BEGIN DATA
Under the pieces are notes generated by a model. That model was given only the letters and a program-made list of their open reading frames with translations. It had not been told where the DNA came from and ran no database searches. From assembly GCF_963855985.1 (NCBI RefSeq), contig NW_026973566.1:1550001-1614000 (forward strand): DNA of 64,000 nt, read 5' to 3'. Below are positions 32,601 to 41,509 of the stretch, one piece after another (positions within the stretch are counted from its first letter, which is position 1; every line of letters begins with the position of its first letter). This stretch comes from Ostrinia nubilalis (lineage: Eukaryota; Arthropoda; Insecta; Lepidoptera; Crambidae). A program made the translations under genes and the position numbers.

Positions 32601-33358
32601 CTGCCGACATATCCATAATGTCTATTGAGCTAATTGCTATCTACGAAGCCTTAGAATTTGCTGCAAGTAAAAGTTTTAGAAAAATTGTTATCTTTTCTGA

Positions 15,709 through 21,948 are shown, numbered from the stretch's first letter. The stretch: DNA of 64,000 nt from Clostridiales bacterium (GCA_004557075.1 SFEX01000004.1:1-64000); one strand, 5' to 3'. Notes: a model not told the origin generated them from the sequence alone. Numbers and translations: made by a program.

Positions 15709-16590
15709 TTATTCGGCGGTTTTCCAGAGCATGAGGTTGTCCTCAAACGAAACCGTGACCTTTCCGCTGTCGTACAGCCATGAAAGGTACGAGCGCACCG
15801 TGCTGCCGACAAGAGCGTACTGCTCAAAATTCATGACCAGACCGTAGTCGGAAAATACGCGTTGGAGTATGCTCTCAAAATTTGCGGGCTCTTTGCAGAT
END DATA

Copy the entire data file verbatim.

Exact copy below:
Under the pieces are notes generated by a model. That model was given only the letters and a program-made list of their open reading frames with translations. It had not been told where the DNA came from and ran no database searches. From assembly GCF_963855985.1 (NCBI RefSeq), contig NW_026973566.1:1550001-1614000 (forward strand): DNA of 64,000 nt, read 5' to 3'. Below are positions 32,601 to 41,509 of the stretch, one piece after another (positions within the stretch are counted from its first letter, which is position 1; every line of letters begins with the position of its first letter). This stretch comes from Ostrinia nubilalis (lineage: Eukaryota; Arthropoda; Insecta; Lepidoptera; Crambidae). A program made the translations under genes and the position numbers.

Positions 32601-33358
32601 CTGCCGACATATCCATAATGTCTATTGAGCTAATTGCTATCTACGAAGCCTTAGAATTTGCTGCAAGTAAAAGTTTTAGAAAAATTGTTATCTTTTCTGA

Positions 15,709 through 21,948 are shown, numbered from the stretch's first letter. The stretch: DNA of 64,000 nt from Clostridiales bacterium (GCA_004557075.1 SFEX01000004.1:1-64000); one strand, 5' to 3'. Notes: a model not told the origin generated them from the sequence alone. Numbers and translations: made by a program.

Positions 15709-16590
15709 TTATTCGGCGGTTTTCCAGAGCATGAGGTTGTCCTCAAACGAAACCGTGACCTTTCCGCTGTCGTACAGCCATGAAAGGTACGAGCGCACCG
15801 TGCTGCCGACAAGAGCGTACTGCTCAAAATTCATGACCAGACCGTAGTCGGAAAATACGCGTTGGAGTATGCTCTCAAAATTTGCGGGCTCTTTGCAGAT